CBI busts child pornography racket internationally operating on WhatsApp

The Central Bureau of Investigation (CBI) on Thursday busted an internationally operating WhatsApp-based child pornography racket, which had 199 members from all over the world.

According to CBI, the racket was being operated from Delhi, Noida, and Uttar Pradesh.

The main WhatsApp group admin and kingpin, Nikhil Verma (20), has been arrested and the police have searched the premises of Verma and four other suspects — Satyendra Chauhan, Nafis Raza, Zahid, and Adarsh — in Delhi, Uttar Pradesh, and Maharashtra.

CBI is investigating whether the videos uploaded on the group were recorded by the admins or were sourced from elsewhere, and whether they were charging money for sharing the clips.

The group (called “KidsXXX”) had 199 members and included nationals from India and various other countries including US, Pakistan, Brazil, Afghanistan, Sri Lanka, Kenya, Nigeria, Mexico, and New Zealand.

After receiving intelligence of the group, CBI tracked the IP addresses of the admins and kept a watch for sometime before carrying out the raids.

CBI has registered a case against the admins and members of the group under section 67-B of the IT Act and law enforcement of other countries involved have also been contacted. Identities of the victims are yet to be confirmed.

Police have seized laptops and hardware of the administrators where child pornographic content was found.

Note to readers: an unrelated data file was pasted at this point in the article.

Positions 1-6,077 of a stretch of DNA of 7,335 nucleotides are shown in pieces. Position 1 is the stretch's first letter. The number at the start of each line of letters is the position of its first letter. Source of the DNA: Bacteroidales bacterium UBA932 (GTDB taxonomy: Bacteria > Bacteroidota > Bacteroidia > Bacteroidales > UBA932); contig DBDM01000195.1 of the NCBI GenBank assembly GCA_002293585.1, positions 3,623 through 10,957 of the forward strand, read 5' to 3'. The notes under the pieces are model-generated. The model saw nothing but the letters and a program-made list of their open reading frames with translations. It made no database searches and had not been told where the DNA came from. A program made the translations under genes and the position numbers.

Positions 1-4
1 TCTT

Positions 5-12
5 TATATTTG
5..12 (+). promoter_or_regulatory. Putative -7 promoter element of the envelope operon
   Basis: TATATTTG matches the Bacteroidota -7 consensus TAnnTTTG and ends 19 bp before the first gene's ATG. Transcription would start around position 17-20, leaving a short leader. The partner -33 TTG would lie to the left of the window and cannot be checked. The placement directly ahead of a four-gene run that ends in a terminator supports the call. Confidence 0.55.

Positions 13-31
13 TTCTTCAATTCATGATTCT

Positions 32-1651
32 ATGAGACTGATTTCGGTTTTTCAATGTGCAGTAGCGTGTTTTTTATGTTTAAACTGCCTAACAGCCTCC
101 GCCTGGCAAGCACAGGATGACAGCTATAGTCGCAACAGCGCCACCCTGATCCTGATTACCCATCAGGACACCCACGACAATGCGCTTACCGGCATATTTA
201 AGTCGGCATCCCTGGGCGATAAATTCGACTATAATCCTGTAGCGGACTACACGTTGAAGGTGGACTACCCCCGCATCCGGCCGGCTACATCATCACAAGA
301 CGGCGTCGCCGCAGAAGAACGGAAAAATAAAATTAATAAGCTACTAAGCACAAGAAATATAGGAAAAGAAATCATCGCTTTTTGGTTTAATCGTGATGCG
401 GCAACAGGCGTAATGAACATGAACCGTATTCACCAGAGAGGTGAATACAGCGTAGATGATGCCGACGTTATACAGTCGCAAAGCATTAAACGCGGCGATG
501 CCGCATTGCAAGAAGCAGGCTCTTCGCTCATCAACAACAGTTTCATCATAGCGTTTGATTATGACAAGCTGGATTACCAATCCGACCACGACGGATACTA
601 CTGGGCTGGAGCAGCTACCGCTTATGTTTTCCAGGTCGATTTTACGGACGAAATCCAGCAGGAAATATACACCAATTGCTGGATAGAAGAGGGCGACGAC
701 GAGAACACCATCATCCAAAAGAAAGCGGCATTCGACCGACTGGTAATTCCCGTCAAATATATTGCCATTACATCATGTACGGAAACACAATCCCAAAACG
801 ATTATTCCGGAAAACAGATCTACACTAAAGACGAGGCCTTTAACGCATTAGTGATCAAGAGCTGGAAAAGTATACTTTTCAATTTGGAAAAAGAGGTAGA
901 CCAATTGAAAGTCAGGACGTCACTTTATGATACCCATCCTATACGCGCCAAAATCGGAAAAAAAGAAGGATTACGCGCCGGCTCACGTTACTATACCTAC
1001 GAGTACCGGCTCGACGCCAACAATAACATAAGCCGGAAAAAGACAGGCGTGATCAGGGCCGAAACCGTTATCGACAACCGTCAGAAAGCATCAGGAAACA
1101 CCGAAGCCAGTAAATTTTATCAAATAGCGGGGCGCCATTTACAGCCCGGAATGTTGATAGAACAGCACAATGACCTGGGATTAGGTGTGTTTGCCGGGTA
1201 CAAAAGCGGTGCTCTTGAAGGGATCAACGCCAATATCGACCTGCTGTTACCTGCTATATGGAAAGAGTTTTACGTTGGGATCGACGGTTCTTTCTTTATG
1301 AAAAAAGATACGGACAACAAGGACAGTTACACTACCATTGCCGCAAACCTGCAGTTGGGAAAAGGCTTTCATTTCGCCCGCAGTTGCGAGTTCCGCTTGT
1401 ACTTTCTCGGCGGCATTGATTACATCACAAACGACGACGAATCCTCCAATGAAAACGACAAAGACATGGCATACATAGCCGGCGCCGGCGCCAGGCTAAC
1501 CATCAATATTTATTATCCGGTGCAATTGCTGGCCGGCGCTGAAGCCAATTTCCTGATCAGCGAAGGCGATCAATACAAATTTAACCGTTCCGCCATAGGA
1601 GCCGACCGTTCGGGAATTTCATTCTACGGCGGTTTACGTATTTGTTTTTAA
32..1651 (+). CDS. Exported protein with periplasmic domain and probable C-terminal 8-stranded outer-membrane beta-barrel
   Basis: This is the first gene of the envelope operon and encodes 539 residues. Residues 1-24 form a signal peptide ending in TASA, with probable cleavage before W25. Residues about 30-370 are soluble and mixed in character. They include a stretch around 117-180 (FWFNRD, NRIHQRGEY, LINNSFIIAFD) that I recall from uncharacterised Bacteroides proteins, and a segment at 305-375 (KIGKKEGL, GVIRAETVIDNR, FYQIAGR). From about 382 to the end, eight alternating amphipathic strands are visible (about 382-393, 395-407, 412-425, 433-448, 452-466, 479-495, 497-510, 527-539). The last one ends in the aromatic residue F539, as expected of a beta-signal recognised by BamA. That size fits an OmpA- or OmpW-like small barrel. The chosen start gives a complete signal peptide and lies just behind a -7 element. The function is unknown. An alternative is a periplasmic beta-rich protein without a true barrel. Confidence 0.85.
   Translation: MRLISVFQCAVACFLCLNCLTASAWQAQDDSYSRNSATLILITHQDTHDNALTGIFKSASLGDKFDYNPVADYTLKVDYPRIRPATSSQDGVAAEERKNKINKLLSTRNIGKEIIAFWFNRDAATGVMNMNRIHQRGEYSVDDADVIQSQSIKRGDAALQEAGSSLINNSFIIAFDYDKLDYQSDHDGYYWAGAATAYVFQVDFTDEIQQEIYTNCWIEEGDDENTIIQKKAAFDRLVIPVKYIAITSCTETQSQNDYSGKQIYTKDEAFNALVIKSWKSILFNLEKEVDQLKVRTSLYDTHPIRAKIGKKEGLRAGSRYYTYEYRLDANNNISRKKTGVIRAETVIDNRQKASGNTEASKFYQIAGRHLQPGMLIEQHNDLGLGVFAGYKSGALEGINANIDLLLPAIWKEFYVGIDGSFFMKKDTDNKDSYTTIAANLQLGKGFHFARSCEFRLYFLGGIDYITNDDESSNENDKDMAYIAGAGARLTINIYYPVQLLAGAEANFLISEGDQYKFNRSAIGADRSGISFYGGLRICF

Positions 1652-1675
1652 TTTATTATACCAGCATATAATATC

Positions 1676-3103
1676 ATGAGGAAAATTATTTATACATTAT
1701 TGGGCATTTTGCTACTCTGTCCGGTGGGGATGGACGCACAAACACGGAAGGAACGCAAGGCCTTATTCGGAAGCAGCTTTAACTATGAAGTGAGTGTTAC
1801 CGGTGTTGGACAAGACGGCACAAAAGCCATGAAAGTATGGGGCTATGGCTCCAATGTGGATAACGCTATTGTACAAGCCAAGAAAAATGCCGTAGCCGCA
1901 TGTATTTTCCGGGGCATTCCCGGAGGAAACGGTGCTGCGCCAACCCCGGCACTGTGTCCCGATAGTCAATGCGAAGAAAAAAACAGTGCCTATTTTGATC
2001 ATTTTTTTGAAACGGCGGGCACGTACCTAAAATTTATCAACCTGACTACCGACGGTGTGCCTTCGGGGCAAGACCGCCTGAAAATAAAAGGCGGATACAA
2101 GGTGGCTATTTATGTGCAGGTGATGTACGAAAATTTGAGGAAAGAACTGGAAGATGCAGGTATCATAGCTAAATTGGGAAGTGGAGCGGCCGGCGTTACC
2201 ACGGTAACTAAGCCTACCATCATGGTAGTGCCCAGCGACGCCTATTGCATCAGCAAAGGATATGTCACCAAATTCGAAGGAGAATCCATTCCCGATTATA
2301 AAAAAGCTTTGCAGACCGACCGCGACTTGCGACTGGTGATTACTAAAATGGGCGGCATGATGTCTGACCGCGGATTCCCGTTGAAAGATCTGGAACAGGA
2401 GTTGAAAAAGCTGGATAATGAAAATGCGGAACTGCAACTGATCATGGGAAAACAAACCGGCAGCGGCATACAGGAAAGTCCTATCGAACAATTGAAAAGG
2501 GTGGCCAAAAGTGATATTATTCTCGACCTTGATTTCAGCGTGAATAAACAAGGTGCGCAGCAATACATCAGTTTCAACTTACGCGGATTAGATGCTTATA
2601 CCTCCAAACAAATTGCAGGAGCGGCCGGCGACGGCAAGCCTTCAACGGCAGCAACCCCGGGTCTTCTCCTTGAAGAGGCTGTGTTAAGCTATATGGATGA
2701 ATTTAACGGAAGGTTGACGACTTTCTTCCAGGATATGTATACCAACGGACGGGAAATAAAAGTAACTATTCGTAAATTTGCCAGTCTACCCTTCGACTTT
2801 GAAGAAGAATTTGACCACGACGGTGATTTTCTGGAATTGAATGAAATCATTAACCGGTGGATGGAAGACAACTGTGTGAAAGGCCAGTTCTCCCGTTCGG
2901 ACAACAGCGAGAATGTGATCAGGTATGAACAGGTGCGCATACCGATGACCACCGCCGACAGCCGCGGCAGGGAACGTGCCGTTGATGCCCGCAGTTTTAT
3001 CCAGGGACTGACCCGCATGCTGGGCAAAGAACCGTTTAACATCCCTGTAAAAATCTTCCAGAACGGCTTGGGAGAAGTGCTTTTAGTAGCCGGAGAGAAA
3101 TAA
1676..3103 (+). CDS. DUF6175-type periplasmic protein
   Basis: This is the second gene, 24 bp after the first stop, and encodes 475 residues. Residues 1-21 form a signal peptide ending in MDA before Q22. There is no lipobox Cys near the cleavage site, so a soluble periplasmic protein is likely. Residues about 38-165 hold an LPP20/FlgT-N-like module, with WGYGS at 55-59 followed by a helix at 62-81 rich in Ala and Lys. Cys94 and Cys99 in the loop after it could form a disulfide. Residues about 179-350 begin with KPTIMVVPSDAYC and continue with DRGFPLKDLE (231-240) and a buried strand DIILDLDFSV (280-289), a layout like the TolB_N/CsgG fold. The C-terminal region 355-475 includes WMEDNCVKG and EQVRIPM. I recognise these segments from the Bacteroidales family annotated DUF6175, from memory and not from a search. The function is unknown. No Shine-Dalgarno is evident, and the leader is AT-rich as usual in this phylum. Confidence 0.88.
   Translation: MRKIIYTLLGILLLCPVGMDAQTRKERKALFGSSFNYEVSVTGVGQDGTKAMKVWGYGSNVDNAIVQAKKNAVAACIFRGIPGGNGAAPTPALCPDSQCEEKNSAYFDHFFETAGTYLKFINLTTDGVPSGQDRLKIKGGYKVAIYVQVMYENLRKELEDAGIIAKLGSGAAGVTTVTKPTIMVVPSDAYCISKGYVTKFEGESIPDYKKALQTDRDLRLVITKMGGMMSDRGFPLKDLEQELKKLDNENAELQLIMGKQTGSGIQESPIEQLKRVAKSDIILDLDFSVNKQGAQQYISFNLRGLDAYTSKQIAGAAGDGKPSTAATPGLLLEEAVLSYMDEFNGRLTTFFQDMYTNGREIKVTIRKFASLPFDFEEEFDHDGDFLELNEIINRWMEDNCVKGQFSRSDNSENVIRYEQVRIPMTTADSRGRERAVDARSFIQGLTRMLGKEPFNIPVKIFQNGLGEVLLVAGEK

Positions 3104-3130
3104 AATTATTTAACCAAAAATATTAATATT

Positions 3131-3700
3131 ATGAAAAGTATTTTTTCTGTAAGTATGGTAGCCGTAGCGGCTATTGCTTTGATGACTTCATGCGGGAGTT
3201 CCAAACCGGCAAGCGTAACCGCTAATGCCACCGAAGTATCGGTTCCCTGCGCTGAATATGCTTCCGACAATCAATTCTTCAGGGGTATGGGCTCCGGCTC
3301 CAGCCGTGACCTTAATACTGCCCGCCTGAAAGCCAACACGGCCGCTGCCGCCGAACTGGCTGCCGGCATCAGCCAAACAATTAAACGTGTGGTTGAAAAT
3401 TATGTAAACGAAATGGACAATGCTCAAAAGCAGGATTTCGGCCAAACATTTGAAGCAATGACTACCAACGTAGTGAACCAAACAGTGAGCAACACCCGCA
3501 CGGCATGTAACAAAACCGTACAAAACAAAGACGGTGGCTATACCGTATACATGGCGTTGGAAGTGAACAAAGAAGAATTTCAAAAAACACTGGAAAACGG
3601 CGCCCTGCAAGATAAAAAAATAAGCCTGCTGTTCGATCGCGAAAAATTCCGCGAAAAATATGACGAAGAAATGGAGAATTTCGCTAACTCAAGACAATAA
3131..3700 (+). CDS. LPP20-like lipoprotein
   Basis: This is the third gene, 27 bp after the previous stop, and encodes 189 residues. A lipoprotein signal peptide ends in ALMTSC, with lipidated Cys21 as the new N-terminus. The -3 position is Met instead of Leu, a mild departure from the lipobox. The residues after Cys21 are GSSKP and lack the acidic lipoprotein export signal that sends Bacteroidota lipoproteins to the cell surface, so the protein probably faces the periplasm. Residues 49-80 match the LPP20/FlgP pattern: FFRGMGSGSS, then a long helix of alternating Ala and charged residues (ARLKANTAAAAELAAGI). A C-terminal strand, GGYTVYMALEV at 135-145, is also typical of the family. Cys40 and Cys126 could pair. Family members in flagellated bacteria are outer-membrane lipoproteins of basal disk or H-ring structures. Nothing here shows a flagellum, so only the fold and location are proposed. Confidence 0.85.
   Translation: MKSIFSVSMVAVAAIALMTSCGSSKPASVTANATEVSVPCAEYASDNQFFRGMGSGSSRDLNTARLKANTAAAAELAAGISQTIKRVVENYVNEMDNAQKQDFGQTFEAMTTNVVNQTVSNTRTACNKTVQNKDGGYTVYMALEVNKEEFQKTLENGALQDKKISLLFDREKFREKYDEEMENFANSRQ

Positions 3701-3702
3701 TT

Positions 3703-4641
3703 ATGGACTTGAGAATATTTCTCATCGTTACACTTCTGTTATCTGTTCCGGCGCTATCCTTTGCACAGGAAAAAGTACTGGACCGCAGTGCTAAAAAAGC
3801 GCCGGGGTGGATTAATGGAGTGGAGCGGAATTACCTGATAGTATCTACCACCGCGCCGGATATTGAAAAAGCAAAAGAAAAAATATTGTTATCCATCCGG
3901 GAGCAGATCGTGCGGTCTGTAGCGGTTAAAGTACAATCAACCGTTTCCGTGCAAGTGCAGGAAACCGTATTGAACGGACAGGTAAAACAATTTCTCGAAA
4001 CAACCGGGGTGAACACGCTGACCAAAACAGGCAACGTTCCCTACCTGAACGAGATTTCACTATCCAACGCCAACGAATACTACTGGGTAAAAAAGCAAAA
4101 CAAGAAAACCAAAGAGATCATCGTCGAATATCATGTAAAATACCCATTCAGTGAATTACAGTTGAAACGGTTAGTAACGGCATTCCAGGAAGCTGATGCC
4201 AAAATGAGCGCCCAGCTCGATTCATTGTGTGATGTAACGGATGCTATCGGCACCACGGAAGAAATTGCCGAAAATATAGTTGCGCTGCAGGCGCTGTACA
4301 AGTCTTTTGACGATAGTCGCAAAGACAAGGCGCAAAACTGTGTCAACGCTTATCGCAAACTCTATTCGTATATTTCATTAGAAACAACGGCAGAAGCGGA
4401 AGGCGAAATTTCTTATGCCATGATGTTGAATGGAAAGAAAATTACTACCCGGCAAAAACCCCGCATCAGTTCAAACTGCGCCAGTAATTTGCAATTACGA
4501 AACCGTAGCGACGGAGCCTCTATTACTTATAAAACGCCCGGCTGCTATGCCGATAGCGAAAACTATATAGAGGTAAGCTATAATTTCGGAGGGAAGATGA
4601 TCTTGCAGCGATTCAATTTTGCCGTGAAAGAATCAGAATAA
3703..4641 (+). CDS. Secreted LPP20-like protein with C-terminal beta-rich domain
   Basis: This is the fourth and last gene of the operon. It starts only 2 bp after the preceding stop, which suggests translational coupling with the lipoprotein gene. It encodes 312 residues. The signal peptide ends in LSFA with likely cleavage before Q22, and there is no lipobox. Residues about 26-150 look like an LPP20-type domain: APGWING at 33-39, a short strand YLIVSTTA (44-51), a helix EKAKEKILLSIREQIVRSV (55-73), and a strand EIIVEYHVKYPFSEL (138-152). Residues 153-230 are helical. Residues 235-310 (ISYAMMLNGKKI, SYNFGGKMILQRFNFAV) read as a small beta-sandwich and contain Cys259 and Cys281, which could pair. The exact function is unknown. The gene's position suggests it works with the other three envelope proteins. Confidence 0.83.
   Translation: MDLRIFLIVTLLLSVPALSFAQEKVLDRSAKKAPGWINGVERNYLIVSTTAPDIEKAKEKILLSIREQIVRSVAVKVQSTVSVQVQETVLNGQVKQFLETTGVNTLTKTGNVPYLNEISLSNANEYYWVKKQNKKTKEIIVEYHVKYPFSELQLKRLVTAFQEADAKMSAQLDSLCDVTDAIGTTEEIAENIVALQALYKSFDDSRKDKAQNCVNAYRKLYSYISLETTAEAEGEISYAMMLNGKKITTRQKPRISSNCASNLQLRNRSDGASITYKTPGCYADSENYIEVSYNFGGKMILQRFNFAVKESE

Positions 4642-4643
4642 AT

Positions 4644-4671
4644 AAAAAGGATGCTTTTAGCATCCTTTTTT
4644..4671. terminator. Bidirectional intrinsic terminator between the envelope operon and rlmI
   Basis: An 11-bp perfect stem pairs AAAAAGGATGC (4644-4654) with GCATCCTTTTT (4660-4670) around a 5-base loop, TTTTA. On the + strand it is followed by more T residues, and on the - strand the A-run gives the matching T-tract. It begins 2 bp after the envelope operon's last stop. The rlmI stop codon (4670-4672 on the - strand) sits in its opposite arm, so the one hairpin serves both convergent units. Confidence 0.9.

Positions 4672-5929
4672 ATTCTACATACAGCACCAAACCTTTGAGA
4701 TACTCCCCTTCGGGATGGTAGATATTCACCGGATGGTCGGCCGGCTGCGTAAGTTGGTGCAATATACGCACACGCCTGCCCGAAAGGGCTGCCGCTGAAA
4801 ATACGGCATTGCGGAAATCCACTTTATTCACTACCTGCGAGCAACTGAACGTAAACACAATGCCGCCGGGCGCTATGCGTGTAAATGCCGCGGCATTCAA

Hacker Group threatens students and schools

According to a warning issued by the Cyber Division of the FBI and the Department of Education's Office of the Inspector General on 31 January, a hacker group called “TheDarkOverlord” (TDO) has tried to sell over 100 million private records and as for January, is responsible for over 69 attacks on schools and other businesses.

TDO is also allegedly responsible for the release of over 200,000 records including the PII of over 7,000 students due to nonpayment of ransoms.

The warning describes the group as “a loosely affiliated group of highly trained hackers” who, since April 2016, have “conducted various extortion schemes with a recent focus on the public school system.”

The warning says that TDO uses remote access tools to breach school district networks and steal sensitive data, which they then use to extort money from its victims, including students.

According to the report, TDO has also threatened violence in case of failure to meet demands.

Initially, TDO communicated their demands via email with threats of publicly releasing stolen data, but the warning notes that in September 2017, “TDO escalated its tactics by threatening school shootings through text messages and emails directed at students, staff, and local law enforcement officials.”

This caused several schools to shut down for few days as a precaution.

TDO was allegedly connected to multiple threats of violence on school campuses, however, the report says that while these threats caused panic, they “provided TDO with no apparent monetary gain.”

In a recent incident, TDO threatened to publicize the sensitive behavioral reports and private health information of students.

The FBI also recommends that victims do not give in to the ransom demands, as it does not guarantee regaining access to sensitive data. Rather, they advice to contact law enforcement, retain the original emails as evidence, and maintain a timeline of the attack, if possible.

Japan cryptocurrency exchange to refund stolen assets worth $400m

Coincheck, one of Japan’s major cryptocurrency exchange, has promised to refund to its customers about $423m (£282m) stolen by hackers two days ago in one of the biggest thefts of digital funds.

The hack occurred on Friday, when the company detected an “unauthorised access” of the exchange and suspended trading for all cryptocurrencies apart from bitcoin.

The attackers were able to access the company’s NEM coins, which are a lesser known but still the world’s 10th biggest cryptocurrency by market capitalisation. The losses went up to about $534m (£380m).